Do you love using logic, inductive reasoning, and deductive reasoning to solve complex problems? Do you have a knack for sifting through data and identifying key insights? If so, consider earning a master’s in applied statistics.
With a master’s in applied statistics, you can pursue career roles like:
- Data scientist
- Market research analyst
- Business operations analyst
- Sports statistician
- Financial analyst
- Information security analysts
- And many more
What do those working with applied statistics do?
Professionals working with applied statistics use various tools and models to gain relevant insights from large amounts of data. They do this using predictive modeling, forecasting, statistical data mining, parametric estimation, and other tools. In the simplest terms, they collect, analyze, and interpret data to understand trends, develop insights, and make predictions.
Statisticians in applied statistics may analyze a business’s pricing or cost data to predict future annual revenue and profit. They may evaluate financial data to determine likely risks for an insurance company. Or they may collect and review worker data to determine unemployment rates for legislative purposes.
What separates applied statistics from statistics in general or statistical theory is, well, the term “applied.” Those pursuing a master’s in applied statistics and relevant careers “apply” statistical models, theories, and tools to real-world situations. They solve real-world problems by collecting and analyzing data in practical settings.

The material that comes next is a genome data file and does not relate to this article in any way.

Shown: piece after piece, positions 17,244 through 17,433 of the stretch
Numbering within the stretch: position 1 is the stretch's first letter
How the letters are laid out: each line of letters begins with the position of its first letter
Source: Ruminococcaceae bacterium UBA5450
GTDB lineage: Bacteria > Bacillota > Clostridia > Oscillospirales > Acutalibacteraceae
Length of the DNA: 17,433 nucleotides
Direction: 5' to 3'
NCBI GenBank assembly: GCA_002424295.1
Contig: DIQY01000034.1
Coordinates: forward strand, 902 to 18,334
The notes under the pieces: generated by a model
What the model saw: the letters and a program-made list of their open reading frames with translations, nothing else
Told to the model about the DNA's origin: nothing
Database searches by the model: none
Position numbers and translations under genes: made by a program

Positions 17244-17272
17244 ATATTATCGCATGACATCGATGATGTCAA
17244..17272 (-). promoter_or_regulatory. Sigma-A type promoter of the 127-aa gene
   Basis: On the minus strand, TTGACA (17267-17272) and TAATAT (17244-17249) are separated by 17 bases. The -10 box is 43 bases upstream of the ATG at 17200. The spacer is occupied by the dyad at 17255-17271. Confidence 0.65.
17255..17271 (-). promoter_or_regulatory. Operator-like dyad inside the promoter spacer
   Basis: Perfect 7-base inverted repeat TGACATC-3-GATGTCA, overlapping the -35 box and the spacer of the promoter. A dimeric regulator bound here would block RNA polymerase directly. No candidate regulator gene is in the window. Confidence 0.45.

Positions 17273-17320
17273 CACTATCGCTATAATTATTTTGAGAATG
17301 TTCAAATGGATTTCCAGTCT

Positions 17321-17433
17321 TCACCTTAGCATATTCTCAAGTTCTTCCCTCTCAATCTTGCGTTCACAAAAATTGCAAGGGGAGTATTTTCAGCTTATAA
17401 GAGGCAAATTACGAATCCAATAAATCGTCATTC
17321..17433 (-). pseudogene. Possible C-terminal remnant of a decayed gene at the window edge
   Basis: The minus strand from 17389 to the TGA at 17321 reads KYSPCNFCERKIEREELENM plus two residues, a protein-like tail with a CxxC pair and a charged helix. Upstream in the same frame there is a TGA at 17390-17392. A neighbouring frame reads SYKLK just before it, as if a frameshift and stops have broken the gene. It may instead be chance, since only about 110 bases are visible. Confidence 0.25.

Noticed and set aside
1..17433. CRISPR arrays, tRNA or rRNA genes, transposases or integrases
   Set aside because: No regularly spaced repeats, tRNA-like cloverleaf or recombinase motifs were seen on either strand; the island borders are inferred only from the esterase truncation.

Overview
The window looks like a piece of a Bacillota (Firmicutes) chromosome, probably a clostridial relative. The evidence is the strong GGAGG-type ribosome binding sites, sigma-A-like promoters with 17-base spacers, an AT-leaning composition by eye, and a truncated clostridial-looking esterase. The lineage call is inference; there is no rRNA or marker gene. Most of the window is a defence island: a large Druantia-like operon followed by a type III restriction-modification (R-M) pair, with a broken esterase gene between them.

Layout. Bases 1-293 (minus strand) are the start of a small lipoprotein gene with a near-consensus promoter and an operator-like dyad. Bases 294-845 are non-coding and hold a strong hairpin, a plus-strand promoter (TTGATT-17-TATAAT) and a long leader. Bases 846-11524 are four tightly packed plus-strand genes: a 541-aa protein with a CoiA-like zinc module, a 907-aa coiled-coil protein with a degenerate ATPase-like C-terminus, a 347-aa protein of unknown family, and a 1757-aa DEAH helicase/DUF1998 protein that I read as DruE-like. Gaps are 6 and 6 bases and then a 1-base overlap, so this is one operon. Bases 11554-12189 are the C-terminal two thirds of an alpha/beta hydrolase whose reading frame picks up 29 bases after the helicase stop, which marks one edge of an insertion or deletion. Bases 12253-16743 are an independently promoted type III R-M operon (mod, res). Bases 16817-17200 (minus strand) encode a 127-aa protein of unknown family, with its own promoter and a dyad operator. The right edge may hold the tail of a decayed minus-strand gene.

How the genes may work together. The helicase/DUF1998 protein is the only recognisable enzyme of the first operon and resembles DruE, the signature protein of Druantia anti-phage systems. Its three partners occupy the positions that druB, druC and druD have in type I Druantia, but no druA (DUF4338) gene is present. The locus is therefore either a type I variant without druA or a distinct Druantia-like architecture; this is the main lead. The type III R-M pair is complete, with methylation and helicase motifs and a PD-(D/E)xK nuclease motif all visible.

The very tools and theories that are applied, though, are usually developed by statistical theorists or academics. In their case, they study and develop various mathematical and statistical theories, tools, and models. Many interested in this type of “less applied” statistical work ends up in academia or certain research organizations.
For those interested in applying statistics to real-world settings, there are many industries in need of these skills. Industries open to those with a master’s in applied statistics include:
- Business and finance
- Medical research
- Sports and entertainment
- IT and cybersecurity
- Academia and research
What skills are needed for success in applied statistics roles?
There are several skills and aptitudes required to enjoy and be successful in any role that relies on applied statistics.
A proficiency in logic, as well as inductive and deductive reasoning, are necessary to start. Since applied statistics involves data and predictive modeling tools, a penchant for quantitative analysis and problem-solving is also critical. And an affinity for mathematics is incredibly helpful for those thinking about a career related to applied statistics.
But these skills are not enough. Those who enjoy working in applied statistics tend to have particular interests and personality temperaments as well. Below is just a small sampling of the traits that many interested in applied statistics exhibit:
- Love of working with numbers and data
- A desire to collect and organize information
- An inquisitive personality that is always wondering “Why?”
- An inclination for problem-solving and tackling puzzles
- A desire to discern key insights to help people or organizations
Beyond these core skills, interests, and temperaments, one’s interests and passions can be quite diverse.
Those interested in sports find roles using applied statistics to help professional teams identify key stats and trends. Those interested in biology or the environment employ applied statistics to study animal populations or carbon emission trends. And those who love statistical theories for their own sake pursue doctorates and acquire teaching and research positions.
What is the career outlook for those with a master’s in applied statistics?